Except I'm not so sure they parle français in Quebec. Big Grin I've heard that when movies are shot in French in Quebec, they're shown in France with French subtitles, which pisses off the Québecois to no end. But them's fightin' words, so I'd better keep my bouche fermée.




(12-11-2011 05:04 PM)Zatamon Wrote:  I guess all immigrants share this kind of insecurity, whether they admit it or not.

After 40 years living in Canada, I don't think I will ever outgrow it.

Most of the time it never bothers me, I feel quite confident in expressing my thoughts in my adopted language, but sometime I catch myself wondering: what it must be like having lived all your life in one culture, in one language.

Well, if you've had to sacrifice a sense of complete security, I hope you feel that the perspective you've gained from being bilingual and bicultural has been worth the price. I suspect you can see and understand things in both your original and adopted homes that people who have lived in those places all their lives can't.

Religious disputes are like arguments in a madhouse over which inmate really is Napoleon.
Find all posts by this user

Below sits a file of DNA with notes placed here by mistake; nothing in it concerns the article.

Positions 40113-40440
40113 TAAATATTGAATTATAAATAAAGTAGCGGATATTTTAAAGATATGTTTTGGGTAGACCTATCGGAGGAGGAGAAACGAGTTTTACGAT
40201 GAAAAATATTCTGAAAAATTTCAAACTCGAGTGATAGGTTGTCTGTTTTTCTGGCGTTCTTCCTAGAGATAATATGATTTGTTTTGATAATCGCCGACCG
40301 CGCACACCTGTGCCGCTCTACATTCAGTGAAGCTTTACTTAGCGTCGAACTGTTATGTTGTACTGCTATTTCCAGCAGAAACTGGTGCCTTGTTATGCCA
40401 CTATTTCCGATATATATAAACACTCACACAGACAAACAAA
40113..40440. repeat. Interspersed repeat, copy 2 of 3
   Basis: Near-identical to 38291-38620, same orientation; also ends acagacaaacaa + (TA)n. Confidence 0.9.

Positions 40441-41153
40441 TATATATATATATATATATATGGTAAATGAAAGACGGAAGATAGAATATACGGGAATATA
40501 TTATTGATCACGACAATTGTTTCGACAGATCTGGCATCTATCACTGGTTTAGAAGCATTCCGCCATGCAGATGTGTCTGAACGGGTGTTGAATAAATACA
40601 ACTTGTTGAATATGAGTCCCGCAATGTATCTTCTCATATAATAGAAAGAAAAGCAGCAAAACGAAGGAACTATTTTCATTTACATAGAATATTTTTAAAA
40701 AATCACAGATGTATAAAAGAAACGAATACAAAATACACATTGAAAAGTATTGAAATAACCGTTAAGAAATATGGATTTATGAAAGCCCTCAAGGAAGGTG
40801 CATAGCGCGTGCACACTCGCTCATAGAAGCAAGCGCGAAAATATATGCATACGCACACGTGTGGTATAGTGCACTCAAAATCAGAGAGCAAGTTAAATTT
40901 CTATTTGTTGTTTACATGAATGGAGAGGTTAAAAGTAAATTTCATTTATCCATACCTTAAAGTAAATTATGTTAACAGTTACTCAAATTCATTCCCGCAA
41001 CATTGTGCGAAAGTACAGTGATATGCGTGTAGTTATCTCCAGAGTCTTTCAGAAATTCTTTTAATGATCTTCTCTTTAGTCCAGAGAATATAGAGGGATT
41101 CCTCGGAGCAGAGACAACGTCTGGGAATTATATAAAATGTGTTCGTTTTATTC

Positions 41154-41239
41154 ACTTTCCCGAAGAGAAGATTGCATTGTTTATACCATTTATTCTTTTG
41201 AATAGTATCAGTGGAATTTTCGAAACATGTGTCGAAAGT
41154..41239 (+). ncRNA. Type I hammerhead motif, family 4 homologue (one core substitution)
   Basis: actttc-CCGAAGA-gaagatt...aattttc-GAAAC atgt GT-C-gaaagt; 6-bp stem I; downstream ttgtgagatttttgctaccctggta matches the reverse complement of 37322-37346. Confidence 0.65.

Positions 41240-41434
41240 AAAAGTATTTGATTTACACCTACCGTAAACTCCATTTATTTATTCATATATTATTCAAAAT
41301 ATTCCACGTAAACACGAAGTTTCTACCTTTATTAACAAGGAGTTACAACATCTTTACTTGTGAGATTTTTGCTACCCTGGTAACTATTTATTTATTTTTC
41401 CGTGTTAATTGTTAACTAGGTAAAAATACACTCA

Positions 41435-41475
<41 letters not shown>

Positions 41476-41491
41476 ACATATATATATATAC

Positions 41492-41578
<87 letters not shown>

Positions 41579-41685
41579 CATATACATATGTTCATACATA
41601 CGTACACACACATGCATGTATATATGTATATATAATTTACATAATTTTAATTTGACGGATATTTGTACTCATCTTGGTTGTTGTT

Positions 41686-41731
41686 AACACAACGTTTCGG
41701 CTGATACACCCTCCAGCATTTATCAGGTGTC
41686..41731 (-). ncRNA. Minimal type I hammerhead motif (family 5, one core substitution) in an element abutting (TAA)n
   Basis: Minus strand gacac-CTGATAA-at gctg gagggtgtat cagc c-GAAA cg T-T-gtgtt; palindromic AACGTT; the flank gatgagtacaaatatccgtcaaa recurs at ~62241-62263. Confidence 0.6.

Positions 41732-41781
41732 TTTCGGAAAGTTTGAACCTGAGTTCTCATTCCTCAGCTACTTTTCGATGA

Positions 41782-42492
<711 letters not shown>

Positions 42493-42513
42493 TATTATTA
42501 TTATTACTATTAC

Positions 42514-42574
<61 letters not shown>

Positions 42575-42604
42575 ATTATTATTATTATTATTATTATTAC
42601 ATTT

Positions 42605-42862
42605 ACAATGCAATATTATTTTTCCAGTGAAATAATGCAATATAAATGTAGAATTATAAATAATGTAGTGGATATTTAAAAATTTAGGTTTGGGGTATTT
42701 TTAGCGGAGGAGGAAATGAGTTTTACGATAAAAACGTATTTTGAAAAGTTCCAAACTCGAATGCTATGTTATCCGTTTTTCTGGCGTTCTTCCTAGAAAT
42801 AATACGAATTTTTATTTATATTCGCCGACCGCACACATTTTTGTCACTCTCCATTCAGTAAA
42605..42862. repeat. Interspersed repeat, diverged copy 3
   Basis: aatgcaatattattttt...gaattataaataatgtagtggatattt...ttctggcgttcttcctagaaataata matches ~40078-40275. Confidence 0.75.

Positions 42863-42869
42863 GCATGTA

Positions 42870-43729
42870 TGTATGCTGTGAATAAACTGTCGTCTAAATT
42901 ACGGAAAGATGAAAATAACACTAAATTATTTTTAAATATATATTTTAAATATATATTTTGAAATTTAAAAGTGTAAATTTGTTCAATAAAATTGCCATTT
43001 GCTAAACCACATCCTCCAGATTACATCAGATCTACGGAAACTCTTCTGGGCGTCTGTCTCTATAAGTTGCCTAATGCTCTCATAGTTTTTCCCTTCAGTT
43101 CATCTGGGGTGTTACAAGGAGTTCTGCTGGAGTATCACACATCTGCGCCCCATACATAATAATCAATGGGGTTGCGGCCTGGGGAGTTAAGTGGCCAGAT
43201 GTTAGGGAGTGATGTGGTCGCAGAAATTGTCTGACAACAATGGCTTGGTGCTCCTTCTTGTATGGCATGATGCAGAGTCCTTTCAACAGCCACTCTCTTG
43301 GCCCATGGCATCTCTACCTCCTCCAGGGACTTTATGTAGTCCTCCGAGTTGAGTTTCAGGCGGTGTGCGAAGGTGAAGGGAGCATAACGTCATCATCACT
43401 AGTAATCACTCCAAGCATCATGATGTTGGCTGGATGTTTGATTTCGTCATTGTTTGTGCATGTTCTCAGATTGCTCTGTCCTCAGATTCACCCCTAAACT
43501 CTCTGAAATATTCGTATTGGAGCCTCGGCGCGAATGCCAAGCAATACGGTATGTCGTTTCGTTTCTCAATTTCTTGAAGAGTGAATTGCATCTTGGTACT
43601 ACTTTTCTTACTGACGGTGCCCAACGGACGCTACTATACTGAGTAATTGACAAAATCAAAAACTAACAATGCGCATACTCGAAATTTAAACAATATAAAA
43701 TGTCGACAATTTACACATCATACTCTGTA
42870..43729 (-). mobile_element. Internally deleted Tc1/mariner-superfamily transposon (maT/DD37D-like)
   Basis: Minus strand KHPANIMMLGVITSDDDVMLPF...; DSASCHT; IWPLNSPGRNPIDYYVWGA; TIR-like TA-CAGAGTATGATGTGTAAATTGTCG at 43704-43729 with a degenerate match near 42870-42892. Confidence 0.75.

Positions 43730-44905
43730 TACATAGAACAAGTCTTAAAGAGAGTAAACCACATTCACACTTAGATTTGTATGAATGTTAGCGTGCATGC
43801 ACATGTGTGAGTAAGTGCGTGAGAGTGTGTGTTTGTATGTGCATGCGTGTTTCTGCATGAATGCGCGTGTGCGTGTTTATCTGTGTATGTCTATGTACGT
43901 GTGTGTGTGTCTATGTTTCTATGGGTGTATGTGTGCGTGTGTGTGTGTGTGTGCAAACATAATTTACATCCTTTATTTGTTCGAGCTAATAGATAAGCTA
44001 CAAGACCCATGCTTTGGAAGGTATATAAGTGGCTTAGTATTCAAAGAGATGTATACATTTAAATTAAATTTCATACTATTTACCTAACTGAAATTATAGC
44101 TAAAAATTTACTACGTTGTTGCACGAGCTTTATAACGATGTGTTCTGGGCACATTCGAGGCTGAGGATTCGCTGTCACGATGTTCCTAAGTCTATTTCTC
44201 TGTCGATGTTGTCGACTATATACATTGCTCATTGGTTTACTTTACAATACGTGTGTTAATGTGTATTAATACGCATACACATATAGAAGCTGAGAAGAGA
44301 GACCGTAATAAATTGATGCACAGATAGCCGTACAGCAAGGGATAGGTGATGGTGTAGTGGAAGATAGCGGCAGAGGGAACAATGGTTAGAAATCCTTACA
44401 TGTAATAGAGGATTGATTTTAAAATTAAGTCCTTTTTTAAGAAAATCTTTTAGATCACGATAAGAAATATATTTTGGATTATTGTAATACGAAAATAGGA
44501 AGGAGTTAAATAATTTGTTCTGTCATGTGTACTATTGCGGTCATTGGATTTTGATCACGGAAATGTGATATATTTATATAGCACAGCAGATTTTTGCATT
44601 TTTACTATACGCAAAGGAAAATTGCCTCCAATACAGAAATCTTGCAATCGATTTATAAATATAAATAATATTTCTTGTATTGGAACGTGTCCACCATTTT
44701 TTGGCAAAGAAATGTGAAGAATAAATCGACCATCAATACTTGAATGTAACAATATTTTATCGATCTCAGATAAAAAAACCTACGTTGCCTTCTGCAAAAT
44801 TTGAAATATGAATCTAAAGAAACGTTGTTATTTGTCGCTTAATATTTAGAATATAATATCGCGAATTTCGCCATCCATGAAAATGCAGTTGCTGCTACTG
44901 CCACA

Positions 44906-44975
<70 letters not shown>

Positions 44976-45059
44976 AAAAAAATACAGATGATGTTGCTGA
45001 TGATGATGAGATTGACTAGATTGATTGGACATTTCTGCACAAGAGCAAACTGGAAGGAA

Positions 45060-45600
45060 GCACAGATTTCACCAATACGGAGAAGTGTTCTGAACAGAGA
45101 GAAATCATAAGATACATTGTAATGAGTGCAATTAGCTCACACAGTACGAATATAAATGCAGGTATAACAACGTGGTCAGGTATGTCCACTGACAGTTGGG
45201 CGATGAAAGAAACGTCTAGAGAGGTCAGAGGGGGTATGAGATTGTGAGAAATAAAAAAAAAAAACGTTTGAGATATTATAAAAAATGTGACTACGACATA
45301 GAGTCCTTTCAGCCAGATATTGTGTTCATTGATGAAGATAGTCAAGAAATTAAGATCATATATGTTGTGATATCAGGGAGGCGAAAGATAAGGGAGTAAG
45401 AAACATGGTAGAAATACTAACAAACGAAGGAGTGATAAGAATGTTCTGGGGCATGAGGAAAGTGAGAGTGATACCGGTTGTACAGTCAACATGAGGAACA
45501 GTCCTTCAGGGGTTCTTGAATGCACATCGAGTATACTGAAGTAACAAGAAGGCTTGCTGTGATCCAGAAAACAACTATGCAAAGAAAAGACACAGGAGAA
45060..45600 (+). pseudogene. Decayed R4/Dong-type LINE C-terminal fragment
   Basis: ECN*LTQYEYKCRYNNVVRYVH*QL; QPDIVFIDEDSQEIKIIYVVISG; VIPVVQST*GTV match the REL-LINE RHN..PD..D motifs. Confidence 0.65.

Like Post Quote this message in a reply
[+] 1 user Likes cufflink's post
12-11-2011, 09:25 PM
 
RE: Your relationship to languages -- first and second
(12-11-2011 08:19 PM)cufflink Wrote:  Well, if you've had to sacrifice a sense of complete security, I hope you feel that the perspective you've gained from being bilingual and bicultural has been worth the price. I suspect you can see and understand things in both your original and adopted homes that people who have lived in those places all their lives can't.

Very well said, cufflink! Smile

Of course I can see that.

But why can't I have EVERYTHING? Big Grin
Quote this message in a reply
12-11-2011, 09:40 PM
RE: Your relationship to languages -- first and second
(12-11-2011 08:19 PM)cufflink Wrote:  Except I'm not so sure they parle français in Quebec. Big Grin I've heard that when movies are shot in French in Quebec, they're shown in France with French subtitles, which pisses off the Québecois to no end. But them's fightin' words, so I'd better keep my bouche fermée.

I'm going by what I remember. Never been there, but met some who drifted south to Vermont when I used to hang there... like Monique... (shivers)

I have no intention of going to France, but I'm thinking there's more of them Moniques up there. Wink

I've heard people say, "French is a beautiful language," but as a guy trying to speak it, sounds like a "stuck-up language." But when girls speak it... voulez-vous--- nuff o' that'. Jezz. Memory lane. Johnny about to wreck his convertible on those curves. Big Grin

[Image: klingon_zps7e68578a.jpg]
Visit this user's website Find all posts by this user
Like Post Quote this message in a reply
Post Reply
Forum Jump: